You may think January is the first month of the year, but if you visit Reykjavik now, you will see we also recognize that this is the fourth month of winter. If you follow the old Norse calendar, the end of January is usually the beginning of Þorri. This is when we Icelanders rejoice that winter is halfway done and show off our heritage in song and food.
Your Friend in Reykjavik would love to show you how this is the perfect time of year to enjoy traditional Iceland. And try some of our more unique local delicacies!
What is Þorri?
The Þ in Þorri is pronounced “th”, as in “Thor”, so there are some that say that this is the month we celebrate Þór (yes, Thor!). But there is more to this mid-winter festival than the god of thunder. Others will say that this is a tribute to a more ancient winter deity or even a powerful king of old.
Þorri is mentioned in the Orkneyingar saga (History of the Earls of Orkney) as a legendary Nordic king and was the father of two sons, Nór and Gór and a daughter named Gói. In “How Norway was Settled” in Flateyjarbók, it is stated that Þorri was an ancient king of Finland, Kænland and Gotland.
If þorri is derived from Thor, then þorrablót could have been a sacrificial feast for the god
Whatever the origins, we embrace all things Iceland, from quirky customs to unimaginable (perhaps for you) meals.
This midwinter season usually begins on a Friday between the 19th and 25th of January. It ends between 18 and 25 February. The first day is known as Bóndadagur, or Man’s Day. The first day of góa (the next month) is the woman’s day.
What happens on Man’s Day? Woman’s Day?
Good question! These days are also known as Husband’s and Wife’s Days. They traditionally celebrated the heads of households, man and woman. While Woman’s Day is a little more understandable as we give flowers or presents to the important ladies in our lives, Man’s Day is a little odder. We still offer little gifts, but there is a custom calling for the man of the house, on the morning of Man’s Day, to put on only one leg of his pants and run outside and call his neighbours. (If you join us for a folklore walk on Bóndadagur, we make no promises that you’ll see this, but it will be an enjoyable walk nonetheless!)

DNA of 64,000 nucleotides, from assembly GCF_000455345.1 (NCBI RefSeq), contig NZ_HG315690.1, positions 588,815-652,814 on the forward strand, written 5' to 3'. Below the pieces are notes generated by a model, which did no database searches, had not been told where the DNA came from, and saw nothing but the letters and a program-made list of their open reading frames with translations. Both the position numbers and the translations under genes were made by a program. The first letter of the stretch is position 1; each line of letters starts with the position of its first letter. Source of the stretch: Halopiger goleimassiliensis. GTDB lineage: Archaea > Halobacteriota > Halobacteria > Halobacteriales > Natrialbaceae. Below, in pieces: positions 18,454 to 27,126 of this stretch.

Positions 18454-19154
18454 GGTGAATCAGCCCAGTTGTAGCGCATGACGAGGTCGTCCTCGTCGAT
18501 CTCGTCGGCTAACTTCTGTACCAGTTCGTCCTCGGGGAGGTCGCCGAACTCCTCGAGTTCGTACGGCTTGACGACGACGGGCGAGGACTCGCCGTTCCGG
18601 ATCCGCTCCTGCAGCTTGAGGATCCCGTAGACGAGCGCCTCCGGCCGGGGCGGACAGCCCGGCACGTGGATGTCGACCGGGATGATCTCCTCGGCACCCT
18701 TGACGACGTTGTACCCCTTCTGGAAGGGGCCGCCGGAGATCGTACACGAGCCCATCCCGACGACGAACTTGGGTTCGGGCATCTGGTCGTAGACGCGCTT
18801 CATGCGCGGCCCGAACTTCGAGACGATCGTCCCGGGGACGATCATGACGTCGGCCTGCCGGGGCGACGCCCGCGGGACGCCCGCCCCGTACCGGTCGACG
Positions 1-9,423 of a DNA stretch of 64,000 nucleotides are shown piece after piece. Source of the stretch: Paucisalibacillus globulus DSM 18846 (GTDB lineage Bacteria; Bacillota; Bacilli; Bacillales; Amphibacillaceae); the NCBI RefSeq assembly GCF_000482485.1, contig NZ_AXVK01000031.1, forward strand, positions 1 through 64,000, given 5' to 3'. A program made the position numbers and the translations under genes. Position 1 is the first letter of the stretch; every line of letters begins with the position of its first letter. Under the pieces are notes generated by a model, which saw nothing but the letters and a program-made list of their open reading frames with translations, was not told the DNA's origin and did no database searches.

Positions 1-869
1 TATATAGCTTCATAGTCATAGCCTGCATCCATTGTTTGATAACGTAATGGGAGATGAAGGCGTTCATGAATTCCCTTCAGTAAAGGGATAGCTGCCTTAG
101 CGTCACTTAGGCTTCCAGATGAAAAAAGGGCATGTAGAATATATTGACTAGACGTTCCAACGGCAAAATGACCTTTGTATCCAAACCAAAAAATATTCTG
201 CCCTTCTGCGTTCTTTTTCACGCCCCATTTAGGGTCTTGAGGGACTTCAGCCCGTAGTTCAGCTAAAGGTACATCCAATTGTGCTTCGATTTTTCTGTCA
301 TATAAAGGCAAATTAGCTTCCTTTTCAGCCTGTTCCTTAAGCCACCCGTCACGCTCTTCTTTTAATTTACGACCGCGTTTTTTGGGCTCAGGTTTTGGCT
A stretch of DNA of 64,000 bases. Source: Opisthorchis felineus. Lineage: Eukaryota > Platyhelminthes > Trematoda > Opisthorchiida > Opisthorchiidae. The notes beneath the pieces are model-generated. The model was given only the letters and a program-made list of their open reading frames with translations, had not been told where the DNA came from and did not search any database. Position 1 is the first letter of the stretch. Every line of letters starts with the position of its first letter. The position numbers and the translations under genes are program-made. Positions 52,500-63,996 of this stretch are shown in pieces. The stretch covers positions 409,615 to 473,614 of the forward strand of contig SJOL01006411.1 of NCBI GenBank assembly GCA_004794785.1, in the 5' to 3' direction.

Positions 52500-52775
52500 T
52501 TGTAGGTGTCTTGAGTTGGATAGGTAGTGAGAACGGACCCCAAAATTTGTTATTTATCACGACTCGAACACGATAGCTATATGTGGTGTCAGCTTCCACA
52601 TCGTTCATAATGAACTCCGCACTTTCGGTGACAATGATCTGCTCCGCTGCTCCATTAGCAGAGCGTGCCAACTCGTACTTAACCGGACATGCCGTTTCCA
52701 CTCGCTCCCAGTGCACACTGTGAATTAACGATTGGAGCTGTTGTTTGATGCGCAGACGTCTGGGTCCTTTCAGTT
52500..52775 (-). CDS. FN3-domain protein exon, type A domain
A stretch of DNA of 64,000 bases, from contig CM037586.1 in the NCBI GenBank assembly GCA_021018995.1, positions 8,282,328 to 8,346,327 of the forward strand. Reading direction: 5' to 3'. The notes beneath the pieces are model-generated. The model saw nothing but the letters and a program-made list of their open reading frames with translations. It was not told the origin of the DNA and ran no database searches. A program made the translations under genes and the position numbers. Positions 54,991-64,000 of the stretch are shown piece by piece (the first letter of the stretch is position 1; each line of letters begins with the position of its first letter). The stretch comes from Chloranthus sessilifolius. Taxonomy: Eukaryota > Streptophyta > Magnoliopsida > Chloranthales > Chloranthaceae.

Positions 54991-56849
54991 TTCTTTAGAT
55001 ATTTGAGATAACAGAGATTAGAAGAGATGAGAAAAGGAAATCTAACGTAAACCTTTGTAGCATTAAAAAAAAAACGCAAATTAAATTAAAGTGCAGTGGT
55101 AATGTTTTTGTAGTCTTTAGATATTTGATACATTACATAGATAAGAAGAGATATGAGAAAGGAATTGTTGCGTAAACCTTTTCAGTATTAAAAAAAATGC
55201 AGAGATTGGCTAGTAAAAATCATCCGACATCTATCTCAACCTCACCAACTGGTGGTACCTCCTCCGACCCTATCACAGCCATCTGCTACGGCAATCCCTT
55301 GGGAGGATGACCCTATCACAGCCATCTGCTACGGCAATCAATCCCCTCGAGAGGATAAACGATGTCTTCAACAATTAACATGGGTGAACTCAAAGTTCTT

And a Þorrablót Feast?
The highlight of Þorri is Þorrablót, which is a feast of traditional Icelandic foods. Some of these delicious morsels you can get all year round, but you can find them in a lot more places during this time of year. We say delicious, but you may need to have an adventurous palate to try some of our delicacies.
You will get to try such uniquely Icelandic dishes as:
- blóðmör, ram’s stomach stuffed with congealed sheep‘s blood
- svið, boiled sheep‘s head
- sviðasulta, headcheese made from svið
- hákarl, fermented shark
- hrútspungar, pickled rams’ testicles
- hvalsrengi, pickled sour whale blubber
- lifrarpylsa, sausage made from sheep liver-suet
- hangikjöt, sheep’s shoulder or leg smoked over a dung-fueled fire
Other local delicacies that may be more palatable for visitors include dried fish, harðfiskur, dark rye bread, or rúgbrauð. There is also plenty of beer and Brennivin (our schnapps also called Black Death). And menus will include more recognizable foods for those who want to stick to a less traditional menu!
We made a special post about þorrablót and the food we eat, which you can check out here.
Your Friend in Reykjavik is ready to celebrate Þorri with you!
Whether you make it for Þorri or not, Your Friend in Reykjavik is ready to take you on a culinary journey of Iceland with our Reykjavik food tour. We will make sure you know what Icelandic food tastes like while sharing Reykjavik’s best, from fermented shark to our more “normal” and yet distinctively Icelandic hot dogs!
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